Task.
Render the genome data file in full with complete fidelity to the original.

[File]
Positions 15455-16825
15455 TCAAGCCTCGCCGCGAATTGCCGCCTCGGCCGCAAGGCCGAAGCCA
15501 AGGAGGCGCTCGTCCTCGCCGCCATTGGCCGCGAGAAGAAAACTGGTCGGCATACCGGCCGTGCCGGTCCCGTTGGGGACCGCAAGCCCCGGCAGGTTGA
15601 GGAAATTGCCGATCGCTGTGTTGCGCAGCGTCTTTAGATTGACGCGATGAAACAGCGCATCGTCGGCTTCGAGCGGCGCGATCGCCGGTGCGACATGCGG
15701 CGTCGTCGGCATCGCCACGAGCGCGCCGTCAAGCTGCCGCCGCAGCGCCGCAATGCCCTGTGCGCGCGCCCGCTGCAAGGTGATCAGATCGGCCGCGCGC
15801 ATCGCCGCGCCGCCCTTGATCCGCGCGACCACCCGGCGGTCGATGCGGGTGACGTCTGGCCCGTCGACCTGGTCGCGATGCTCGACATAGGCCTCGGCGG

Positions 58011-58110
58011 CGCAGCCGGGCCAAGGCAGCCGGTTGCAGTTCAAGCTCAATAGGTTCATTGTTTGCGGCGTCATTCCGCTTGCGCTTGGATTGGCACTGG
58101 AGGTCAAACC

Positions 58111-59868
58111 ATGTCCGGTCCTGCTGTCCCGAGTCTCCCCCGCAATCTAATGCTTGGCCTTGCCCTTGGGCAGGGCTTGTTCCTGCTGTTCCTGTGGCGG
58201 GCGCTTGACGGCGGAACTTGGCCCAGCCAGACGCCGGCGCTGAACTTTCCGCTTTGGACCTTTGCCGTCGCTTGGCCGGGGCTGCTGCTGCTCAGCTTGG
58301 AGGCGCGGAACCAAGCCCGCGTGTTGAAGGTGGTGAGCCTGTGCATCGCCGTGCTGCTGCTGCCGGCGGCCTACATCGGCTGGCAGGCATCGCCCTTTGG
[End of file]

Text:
Positions 15455-16825
15455 TCAAGCCTCGCCGCGAATTGCCGCCTCGGCCGCAAGGCCGAAGCCA
15501 AGGAGGCGCTCGTCCTCGCCGCCATTGGCCGCGAGAAGAAAACTGGTCGGCATACCGGCCGTGCCGGTCCCGTTGGGGACCGCAAGCCCCGGCAGGTTGA
15601 GGAAATTGCCGATCGCTGTGTTGCGCAGCGTCTTTAGATTGACGCGATGAAACAGCGCATCGTCGGCTTCGAGCGGCGCGATCGCCGGTGCGACATGCGG
15701 CGTCGTCGGCATCGCCACGAGCGCGCCGTCAAGCTGCCGCCGCAGCGCCGCAATGCCCTGTGCGCGCGCCCGCTGCAAGGTGATCAGATCGGCCGCGCGC
15801 ATCGCCGCGCCGCCCTTGATCCGCGCGACCACCCGGCGGTCGATGCGGGTGACGTCTGGCCCGTCGACCTGGTCGCGATGCTCGACATAGGCCTCGGCGG

Positions 58011-58110
58011 CGCAGCCGGGCCAAGGCAGCCGGTTGCAGTTCAAGCTCAATAGGTTCATTGTTTGCGGCGTCATTCCGCTTGCGCTTGGATTGGCACTGG
58101 AGGTCAAACC

Positions 58111-59868
58111 ATGTCCGGTCCTGCTGTCCCGAGTCTCCCCCGCAATCTAATGCTTGGCCTTGCCCTTGGGCAGGGCTTGTTCCTGCTGTTCCTGTGGCGG
58201 GCGCTTGACGGCGGAACTTGGCCCAGCCAGACGCCGGCGCTGAACTTTCCGCTTTGGACCTTTGCCGTCGCTTGGCCGGGGCTGCTGCTGCTCAGCTTGG
58301 AGGCGCGGAACCAAGCCCGCGTGTTGAAGGTGGTGAGCCTGTGCATCGCCGTGCTGCTGCTGCCGGCGGCCTACATCGGCTGGCAGGCATCGCCCTTTGG